Could a Political Trusteeship Work for Haiti?

April 29, 2010

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Months after the earthquake, permanent shelter is still scarce in Haiti, photo by Lawrence Downes/The New York Times

In the wake of the devastating Balkan wars, the United Nations ran the disputed region of Kosovo until the nation declared independence in 2008.

Similarly, in East Timor in 1999, the U.N. maintained a peacekeeping force and exercised legislative and executive authority until local institutions had the capacity to govern.

Agreements like these are often referred to as political trusteeships.

In a recent op-ed, Senator Christopher Dodd said a political trusteeship should be set up to rebuild Haiti.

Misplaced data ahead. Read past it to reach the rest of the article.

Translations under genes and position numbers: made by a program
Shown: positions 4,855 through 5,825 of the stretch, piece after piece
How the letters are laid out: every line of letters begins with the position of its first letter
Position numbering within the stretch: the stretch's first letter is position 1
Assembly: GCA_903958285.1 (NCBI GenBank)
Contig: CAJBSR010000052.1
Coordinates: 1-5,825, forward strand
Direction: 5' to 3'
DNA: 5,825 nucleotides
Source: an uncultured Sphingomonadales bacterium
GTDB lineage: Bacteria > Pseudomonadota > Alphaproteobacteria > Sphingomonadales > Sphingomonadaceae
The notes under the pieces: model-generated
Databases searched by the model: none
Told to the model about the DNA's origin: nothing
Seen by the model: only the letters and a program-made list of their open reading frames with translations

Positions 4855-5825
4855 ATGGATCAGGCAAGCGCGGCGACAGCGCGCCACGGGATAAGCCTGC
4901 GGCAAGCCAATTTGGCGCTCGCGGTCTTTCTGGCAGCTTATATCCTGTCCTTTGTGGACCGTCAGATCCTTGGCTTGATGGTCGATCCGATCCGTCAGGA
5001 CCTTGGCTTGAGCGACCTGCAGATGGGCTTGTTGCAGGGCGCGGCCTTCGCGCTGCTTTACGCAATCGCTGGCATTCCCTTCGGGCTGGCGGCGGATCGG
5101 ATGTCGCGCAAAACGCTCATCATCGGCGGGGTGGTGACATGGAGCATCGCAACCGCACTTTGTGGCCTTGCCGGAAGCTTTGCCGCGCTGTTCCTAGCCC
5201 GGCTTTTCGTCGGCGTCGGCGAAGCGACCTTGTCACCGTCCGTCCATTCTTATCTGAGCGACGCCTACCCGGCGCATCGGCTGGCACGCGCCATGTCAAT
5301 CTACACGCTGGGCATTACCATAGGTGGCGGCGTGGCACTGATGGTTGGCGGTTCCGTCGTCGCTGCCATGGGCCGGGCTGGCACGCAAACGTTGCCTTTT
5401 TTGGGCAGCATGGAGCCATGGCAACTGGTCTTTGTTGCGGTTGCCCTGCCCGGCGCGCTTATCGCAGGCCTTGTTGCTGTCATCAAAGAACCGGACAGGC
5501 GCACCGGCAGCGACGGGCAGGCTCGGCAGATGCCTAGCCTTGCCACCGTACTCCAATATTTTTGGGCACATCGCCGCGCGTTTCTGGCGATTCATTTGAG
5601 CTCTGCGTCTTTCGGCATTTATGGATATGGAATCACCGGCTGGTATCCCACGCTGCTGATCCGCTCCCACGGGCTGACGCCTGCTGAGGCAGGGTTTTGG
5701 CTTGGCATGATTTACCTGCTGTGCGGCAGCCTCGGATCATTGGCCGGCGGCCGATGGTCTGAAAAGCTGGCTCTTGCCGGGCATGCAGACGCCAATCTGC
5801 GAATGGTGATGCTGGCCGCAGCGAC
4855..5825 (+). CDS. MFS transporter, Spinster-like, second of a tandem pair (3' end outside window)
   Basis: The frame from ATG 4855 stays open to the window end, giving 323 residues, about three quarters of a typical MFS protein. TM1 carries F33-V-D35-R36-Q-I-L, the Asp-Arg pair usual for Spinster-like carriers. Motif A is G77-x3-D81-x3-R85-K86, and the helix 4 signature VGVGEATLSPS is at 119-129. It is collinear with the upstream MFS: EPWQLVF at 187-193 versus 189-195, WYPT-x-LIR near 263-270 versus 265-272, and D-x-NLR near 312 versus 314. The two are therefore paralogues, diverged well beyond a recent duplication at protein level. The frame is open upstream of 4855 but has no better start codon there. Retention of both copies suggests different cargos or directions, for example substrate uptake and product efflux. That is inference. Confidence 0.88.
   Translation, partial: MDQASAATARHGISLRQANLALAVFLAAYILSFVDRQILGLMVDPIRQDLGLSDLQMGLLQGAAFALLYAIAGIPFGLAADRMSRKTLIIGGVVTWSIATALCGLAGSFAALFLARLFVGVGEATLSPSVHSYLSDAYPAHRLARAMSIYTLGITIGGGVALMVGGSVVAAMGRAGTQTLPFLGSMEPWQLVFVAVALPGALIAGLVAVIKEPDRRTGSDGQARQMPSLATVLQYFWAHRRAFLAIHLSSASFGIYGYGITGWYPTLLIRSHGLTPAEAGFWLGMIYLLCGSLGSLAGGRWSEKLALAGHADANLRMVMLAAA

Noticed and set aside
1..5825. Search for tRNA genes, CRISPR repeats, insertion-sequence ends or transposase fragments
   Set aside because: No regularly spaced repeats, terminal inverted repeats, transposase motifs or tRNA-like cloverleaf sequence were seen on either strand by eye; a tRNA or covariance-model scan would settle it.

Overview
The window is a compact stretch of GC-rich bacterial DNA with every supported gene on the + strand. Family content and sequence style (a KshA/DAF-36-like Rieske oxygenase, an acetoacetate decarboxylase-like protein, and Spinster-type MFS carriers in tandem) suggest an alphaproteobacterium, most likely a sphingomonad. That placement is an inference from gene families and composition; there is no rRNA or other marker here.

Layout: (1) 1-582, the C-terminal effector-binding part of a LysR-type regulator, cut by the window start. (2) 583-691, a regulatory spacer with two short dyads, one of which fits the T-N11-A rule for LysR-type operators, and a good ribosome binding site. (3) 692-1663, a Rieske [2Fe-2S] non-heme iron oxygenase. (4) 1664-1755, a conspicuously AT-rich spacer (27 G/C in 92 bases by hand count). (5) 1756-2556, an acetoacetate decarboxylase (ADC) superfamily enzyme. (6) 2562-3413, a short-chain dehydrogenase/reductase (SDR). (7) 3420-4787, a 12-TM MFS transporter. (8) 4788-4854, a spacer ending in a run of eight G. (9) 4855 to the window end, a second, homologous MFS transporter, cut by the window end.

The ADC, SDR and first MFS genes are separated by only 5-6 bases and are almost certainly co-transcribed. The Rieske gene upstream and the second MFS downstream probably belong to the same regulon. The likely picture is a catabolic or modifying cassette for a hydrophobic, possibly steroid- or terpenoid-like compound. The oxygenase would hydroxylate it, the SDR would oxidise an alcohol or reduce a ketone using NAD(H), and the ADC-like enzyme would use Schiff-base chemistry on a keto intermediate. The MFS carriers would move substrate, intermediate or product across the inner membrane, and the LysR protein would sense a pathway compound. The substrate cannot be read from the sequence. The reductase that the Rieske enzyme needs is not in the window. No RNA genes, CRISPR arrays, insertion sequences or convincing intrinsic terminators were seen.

Henry Perritt is a professor at Chicago Kent School of Law and a former dean of the school. He's written about trusteeships and how they've been applied.

He calls the former interim-government in Iraq—led by Paul Bremmer—a form of trusteeship, albeit an unsuccessful one.

Perritt and Jerome discussed trusteeships and whether one might work for Haiti. Although he supports them in some cases, he warns the international community should use them sparingly.